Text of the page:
2010-04-01

    Distributed data analysis using Grid resources is one of the fundamental applications in high energy physics to be addressed and realized before the start of LHC data taking. The needs to manage the resources are very high. In every experiment up to a thousand physicists will be submitting analysis jobs to the Grid. Appropriate user interfaces and helper applications have to be made available to assure that all users can use the Grid without expertise in Grid technology. These tools enlarge the number of Grid users from a few production administrators to potentially all participating physicists. The GANGA job management system (http://cern.ch/ganga), developed as a common project between the ATLAS and LHCb experiments, provides and integrates these kind of tools. GANGA provides a simple and consistent way of preparing, organizing and executing analysis tasks within the experiment analysis framework, implemented through a plug-in system. It allows trivial switching between running test jobs on a local batch system and running large-scale analyzes on the Grid, hiding Grid technicalities. We will be reporting on the plug-ins and our experiences of distributed data analysis using GANGA within the ATLAS experiment. Support for all Grids presently used by ATLAS, namely the LCG/EGEE, NDGF/NorduGrid, and OSG/PanDA is provided. The integration and interaction with the ATLAS data management system DQ2 into GANGA is a key functionality. An intelligent job brokering is set up by using the job splitting mechanism together with data-set and file location knowledge. The brokering is aided by an automated system that regularly processes test analysis jobs at all ATLAS DQ2 supported sites. Large numbers of analysis jobs can be sent to the locations of data following the ATLAS computing model. GANGA supports amongst other things tasks of user analysis with reconstructed data and small scale production of Monte Carlo data.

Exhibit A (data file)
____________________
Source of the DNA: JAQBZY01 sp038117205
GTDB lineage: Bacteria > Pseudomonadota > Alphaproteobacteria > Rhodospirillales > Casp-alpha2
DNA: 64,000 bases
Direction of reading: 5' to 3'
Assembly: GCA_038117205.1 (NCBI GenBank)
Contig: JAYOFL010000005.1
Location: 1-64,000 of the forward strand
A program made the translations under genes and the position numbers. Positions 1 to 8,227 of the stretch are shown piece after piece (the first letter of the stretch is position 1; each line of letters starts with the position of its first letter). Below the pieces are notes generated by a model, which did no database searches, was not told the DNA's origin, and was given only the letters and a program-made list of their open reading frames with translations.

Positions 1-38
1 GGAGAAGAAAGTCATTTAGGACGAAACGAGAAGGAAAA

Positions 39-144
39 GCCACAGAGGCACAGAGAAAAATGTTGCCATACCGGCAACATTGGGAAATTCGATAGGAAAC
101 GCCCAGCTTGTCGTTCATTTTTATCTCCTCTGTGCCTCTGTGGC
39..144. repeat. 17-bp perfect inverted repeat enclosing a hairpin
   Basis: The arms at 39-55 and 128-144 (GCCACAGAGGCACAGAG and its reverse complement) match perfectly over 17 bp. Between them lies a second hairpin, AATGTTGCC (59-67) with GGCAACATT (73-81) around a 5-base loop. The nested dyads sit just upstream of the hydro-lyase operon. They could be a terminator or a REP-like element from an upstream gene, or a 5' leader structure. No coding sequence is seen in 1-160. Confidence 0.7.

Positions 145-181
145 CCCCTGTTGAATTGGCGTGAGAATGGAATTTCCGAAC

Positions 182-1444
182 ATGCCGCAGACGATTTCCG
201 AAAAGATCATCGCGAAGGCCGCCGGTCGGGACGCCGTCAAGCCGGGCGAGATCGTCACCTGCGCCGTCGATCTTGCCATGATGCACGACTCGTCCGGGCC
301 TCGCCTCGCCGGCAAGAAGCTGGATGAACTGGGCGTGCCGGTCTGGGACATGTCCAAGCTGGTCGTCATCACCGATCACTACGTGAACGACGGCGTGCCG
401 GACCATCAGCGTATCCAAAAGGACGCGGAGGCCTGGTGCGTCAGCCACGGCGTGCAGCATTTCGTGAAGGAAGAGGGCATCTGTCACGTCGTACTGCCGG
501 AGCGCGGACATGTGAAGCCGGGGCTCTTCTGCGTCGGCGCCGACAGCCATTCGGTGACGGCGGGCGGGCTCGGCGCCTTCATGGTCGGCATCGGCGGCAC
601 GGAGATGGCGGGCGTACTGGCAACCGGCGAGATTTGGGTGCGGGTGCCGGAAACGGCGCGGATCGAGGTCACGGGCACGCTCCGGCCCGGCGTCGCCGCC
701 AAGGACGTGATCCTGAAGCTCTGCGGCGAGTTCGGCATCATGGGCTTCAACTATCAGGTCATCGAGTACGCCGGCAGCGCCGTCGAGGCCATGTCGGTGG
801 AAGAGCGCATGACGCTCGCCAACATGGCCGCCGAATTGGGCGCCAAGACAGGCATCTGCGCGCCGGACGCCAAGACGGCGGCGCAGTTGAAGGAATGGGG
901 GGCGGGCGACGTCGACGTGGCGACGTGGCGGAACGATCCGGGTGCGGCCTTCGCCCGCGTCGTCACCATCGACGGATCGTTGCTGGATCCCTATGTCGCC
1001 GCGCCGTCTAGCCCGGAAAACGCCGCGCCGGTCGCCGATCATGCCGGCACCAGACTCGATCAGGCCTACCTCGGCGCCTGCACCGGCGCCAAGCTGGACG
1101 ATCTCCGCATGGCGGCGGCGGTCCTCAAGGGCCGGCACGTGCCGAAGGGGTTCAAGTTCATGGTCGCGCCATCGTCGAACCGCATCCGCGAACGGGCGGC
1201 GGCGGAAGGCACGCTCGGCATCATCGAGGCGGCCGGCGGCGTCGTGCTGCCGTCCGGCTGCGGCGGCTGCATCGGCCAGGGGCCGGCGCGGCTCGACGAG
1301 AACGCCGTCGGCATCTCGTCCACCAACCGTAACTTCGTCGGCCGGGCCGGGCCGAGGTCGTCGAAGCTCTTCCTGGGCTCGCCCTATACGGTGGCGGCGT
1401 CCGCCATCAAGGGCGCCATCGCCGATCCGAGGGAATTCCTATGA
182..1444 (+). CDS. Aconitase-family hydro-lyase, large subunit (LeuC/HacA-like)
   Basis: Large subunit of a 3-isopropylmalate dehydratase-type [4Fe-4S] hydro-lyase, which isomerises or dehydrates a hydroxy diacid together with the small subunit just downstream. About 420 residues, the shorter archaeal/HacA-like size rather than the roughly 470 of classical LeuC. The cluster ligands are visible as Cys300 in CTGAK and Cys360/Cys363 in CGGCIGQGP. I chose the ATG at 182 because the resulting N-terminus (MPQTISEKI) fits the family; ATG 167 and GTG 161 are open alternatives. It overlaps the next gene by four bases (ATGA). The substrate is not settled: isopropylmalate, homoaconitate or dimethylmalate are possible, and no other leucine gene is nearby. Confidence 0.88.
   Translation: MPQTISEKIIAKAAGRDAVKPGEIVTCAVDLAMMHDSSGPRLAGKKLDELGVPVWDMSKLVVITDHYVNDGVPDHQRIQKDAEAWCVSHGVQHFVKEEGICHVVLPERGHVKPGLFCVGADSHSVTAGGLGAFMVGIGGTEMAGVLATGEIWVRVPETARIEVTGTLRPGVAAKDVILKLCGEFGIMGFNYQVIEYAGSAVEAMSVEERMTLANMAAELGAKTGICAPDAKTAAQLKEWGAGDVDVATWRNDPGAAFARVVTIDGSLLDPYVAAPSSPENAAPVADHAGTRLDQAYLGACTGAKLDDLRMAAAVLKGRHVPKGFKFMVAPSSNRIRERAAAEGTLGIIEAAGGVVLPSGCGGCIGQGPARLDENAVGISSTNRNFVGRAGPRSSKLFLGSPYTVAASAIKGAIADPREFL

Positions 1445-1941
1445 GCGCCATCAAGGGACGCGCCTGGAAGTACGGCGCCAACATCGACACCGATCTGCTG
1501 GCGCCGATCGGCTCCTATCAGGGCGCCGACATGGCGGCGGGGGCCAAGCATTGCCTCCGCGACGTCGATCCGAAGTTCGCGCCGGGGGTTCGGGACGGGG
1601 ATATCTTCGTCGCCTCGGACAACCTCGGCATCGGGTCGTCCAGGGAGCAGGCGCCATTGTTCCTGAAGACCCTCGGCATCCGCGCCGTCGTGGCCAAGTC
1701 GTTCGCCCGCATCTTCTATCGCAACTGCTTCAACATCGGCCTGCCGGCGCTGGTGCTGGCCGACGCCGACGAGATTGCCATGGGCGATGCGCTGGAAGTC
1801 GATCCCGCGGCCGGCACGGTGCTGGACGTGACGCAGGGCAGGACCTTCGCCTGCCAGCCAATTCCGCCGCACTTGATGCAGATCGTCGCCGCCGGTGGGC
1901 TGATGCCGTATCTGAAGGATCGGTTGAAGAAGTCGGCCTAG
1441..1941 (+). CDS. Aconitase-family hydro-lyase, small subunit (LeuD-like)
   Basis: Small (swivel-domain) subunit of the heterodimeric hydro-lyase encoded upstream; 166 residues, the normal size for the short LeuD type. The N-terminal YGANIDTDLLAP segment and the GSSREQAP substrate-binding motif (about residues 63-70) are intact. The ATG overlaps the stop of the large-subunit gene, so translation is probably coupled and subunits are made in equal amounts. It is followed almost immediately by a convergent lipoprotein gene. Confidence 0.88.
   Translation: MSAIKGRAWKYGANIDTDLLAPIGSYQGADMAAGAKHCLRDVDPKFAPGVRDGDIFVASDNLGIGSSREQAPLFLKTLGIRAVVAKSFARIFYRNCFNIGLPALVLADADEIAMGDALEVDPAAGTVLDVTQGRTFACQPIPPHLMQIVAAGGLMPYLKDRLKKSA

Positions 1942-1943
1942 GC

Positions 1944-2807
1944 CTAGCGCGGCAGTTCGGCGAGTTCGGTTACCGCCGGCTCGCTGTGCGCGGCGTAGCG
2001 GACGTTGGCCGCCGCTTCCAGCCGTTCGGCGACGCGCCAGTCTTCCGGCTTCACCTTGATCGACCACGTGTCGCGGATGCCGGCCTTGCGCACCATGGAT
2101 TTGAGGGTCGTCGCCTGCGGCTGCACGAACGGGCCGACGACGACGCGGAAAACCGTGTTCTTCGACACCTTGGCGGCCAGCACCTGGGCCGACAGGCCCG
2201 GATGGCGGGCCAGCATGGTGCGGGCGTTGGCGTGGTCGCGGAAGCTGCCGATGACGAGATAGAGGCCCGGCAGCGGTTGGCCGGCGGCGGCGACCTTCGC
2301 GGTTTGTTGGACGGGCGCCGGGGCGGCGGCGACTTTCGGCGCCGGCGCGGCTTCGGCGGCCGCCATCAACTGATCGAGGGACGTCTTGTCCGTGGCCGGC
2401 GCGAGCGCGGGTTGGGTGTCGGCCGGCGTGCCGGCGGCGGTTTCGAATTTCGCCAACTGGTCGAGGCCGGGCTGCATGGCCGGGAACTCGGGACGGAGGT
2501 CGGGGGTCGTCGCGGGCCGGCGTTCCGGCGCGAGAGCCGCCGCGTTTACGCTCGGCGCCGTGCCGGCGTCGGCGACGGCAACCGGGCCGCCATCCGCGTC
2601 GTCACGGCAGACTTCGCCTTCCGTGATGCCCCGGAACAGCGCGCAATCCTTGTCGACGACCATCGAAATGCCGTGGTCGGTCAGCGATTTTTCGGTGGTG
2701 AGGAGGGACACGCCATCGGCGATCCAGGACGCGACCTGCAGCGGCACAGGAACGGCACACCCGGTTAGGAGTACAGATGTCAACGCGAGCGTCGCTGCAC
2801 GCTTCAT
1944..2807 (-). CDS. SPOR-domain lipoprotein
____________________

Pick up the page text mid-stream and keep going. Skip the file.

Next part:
15. ATLAS Forward Detectors and Physics

    CERN Document Server

    Soni, N

    2010-01-01